- First step, I recommend that you check if your kids are full vaccinated. This is easy. You can check their records. Afterwards, you can relax if you did it all right. Or you can make an appointment to get them vaccinated. Consequently, you can then let your children go out into the world. They can be safe from diseases that should have been gone by now, such as measles and chickenpox.
- In addition, you should encourage your children to aspire to a strong and quality education. If you compare college educated and non-college educated groups, researchers have established that the more the the more educated children will eventually lean toward more liberal and educated ideas.
- Additionally, the in-class education can develop team-building skills, critical thinking, and competitiveness. As a result of all these factors, you child will have a leg-up in scientific research.
- You can motivate you children to develop critical thinking skills. Consequently, they will have many of the skills that can help reject the lies and foolishness of science deniers.
- Most of all, you should let your kids experience real science. I took my daughters to the aquarium in Baltimore, many years ago. As a result, one of my daughters fell in love with the science. Even at my advanced years, going to a natural history museum is like reading an encyclopedia – I can choose a random topic, and then consume it all.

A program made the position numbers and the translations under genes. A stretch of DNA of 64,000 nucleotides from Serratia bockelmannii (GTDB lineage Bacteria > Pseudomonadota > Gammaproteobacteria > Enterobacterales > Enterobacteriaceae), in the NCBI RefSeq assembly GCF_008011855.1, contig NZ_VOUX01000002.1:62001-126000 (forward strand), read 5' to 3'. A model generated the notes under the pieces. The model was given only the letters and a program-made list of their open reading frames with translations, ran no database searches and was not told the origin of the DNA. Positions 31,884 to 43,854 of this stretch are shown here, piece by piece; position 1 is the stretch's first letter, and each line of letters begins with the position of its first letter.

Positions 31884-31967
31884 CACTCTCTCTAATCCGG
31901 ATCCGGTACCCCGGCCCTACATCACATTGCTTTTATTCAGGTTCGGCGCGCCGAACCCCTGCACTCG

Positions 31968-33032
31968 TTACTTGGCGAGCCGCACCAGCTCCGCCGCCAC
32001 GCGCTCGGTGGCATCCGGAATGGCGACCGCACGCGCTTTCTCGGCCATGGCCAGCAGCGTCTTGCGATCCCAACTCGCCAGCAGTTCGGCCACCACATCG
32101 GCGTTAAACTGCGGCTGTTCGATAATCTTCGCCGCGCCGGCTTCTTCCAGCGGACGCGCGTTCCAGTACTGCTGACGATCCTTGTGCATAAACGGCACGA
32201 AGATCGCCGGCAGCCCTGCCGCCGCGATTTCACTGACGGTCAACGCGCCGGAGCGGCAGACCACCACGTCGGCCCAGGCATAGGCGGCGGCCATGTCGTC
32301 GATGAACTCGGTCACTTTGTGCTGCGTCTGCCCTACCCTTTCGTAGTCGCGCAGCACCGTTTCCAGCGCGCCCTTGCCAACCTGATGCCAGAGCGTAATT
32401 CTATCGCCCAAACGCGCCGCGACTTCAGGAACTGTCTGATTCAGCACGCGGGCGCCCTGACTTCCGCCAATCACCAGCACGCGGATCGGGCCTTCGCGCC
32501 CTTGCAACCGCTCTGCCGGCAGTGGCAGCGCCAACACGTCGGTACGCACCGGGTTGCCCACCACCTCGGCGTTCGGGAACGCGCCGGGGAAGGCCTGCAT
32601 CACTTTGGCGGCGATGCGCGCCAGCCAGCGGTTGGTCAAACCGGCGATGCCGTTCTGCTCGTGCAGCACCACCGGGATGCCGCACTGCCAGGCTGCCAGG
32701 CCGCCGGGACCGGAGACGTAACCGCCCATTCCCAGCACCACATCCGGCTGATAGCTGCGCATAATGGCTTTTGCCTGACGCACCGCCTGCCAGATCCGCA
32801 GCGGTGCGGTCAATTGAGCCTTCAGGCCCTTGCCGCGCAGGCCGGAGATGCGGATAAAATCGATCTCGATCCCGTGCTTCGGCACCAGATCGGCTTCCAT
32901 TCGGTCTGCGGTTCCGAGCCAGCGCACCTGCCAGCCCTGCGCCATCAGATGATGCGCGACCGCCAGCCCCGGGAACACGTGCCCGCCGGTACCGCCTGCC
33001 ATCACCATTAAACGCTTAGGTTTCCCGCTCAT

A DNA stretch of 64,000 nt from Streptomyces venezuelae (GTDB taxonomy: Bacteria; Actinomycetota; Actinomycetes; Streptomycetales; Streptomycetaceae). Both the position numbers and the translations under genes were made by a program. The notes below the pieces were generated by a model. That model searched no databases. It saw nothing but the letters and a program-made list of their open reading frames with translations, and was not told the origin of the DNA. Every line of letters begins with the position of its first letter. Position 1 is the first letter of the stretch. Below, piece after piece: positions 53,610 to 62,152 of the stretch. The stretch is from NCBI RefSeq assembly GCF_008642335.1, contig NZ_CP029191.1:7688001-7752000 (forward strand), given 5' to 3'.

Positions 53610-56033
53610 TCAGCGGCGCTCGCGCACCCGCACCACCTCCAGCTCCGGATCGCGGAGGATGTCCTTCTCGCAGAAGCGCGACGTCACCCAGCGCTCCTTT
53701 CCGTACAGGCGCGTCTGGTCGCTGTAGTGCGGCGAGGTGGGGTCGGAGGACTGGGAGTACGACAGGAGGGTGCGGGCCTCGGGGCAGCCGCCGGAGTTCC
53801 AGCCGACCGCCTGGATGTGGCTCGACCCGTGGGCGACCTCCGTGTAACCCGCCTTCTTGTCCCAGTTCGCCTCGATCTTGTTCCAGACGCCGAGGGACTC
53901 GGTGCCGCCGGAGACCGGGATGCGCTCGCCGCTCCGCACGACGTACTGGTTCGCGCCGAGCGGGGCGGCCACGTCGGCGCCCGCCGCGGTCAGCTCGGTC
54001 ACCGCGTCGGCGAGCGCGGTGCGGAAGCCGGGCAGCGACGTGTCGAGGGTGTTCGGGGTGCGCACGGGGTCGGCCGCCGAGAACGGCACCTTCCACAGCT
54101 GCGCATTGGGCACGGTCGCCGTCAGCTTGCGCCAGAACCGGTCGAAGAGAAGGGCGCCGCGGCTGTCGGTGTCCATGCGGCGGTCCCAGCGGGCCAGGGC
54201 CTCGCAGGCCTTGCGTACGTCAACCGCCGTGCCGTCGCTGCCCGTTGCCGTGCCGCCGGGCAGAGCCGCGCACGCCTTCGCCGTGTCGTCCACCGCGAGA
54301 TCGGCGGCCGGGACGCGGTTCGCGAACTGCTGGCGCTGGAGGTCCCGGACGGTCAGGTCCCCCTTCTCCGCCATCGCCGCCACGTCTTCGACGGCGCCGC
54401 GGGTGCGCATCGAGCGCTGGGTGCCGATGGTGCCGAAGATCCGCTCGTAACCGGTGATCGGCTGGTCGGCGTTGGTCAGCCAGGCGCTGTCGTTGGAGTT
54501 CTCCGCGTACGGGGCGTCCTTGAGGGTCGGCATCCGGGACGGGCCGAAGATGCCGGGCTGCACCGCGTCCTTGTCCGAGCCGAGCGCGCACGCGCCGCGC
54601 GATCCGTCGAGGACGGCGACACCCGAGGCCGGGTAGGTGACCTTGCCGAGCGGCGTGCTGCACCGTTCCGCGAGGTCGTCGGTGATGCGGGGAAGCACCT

I want every father to have a Happy and Skeptical Father’s Day. We can eat some BBQ, share times with family. And we can push our children towards loving science and critical thinking.
Dorit Rubinstein Reiss – Professor of Law at the University of California Hastings College of the Law (San Francisco, CA) – is a frequent contributor to this and many other blogs, providing in-depth, and intellectually stimulating, articles about vaccines (generally, but sometimes moving to other areas of medicine), social policy and the law. Her articles usually unwind the complexities of legal issues with vaccinations and legal policies, such as mandatory vaccination and exemptions, with facts and citations. I know a lot of writers out there will link to one of her articles here as a sort of primary source to tear down a bogus antivaccine message.